Metro Rail in the city may have a first-class compartment, setting a precedent in providing a differential class system in the mass transport system.
A clear departure from Delhi Metro – which Chennai Metro is modelled on – the proposal was mentioned recently by a Chennai Metro Rail Limited (CMRL) official lecturing students at IIT-Madras.
The talk was delivered as part of the postgraduate diploma programme in Metro Rail Technology and Management being offered by IIT- Madras in association with CMRL. Delhi Metro does not have a first class compartment, but reserves a coach for women.
Not just Delhi, many Metro networks in the world, including the London Underground network, do not have a first class compartment, as they seek to provide a convenient mass transport system at an affordable cost.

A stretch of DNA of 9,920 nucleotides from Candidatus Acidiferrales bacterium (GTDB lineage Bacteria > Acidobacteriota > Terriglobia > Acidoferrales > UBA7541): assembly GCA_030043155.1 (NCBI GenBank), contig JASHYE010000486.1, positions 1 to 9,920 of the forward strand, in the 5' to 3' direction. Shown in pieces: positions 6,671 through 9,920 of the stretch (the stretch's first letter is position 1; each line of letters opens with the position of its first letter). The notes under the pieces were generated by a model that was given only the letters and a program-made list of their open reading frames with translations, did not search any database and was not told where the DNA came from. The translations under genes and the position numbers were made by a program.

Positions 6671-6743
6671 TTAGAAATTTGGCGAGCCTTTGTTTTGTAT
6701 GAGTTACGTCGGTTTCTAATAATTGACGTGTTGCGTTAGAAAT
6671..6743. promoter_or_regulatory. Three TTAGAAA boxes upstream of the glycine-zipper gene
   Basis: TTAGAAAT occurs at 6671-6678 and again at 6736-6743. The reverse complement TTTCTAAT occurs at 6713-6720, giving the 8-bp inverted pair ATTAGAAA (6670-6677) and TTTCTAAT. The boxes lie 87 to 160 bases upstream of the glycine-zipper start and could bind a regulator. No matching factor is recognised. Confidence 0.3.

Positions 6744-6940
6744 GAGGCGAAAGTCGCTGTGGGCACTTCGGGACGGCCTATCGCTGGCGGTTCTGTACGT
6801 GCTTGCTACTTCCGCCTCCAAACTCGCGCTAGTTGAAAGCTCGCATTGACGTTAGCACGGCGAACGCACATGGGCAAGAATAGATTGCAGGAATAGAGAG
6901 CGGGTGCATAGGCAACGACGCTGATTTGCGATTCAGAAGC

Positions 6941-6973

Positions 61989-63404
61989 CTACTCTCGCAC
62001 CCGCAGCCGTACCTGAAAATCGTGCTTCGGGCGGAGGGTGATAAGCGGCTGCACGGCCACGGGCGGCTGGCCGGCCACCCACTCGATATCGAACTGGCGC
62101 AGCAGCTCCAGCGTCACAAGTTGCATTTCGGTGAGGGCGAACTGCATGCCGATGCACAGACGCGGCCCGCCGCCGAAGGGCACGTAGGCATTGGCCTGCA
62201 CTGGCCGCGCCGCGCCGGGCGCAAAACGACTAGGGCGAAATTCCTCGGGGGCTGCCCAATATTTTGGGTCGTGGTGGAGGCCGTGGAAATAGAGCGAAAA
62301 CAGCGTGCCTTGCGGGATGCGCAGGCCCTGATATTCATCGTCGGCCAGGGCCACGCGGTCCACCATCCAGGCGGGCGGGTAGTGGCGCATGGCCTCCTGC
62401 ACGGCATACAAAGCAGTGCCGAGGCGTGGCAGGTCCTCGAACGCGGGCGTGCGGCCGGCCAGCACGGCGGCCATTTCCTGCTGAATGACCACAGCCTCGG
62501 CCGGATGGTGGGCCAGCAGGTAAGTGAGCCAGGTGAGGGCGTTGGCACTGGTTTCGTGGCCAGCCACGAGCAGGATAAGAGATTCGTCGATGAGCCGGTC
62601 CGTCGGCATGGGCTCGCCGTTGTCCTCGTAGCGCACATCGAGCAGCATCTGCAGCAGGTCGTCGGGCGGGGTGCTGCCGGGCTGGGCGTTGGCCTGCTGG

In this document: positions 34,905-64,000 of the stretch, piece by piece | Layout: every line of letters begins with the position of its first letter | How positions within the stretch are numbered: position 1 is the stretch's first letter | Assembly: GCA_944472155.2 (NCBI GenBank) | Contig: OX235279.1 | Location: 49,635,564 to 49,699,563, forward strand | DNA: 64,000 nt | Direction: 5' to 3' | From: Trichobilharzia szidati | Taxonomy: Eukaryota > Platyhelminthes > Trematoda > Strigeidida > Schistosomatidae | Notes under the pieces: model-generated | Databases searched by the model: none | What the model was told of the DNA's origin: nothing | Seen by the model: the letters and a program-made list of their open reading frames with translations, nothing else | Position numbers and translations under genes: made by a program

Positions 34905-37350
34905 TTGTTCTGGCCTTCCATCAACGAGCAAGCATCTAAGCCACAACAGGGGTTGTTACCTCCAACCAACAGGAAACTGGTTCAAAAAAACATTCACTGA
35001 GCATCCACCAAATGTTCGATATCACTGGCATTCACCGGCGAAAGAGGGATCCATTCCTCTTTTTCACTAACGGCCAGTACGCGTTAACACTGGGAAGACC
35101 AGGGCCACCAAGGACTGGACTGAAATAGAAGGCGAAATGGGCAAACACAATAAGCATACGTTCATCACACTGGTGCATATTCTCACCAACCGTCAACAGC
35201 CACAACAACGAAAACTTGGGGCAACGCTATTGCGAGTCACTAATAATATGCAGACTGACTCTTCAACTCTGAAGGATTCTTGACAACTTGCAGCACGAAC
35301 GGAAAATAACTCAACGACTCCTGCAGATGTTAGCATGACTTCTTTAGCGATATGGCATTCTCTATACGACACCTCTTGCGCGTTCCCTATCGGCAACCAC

“A senior official told us that a two-class system was under consideration and a few of us wanted to know the rationale,” said a student. Queried on why such a proposal was being considered, the official told them that CMRL wanted to draw both car users and others who use public transport, according to students who attended the lecture.
When contacted, CMRL officials maintained that it was too early to comment on the issue of fares and coaches. Officials did not deny it either.
Meanwhile, CMRL seems to be working on fixing the fare for Metro Rail.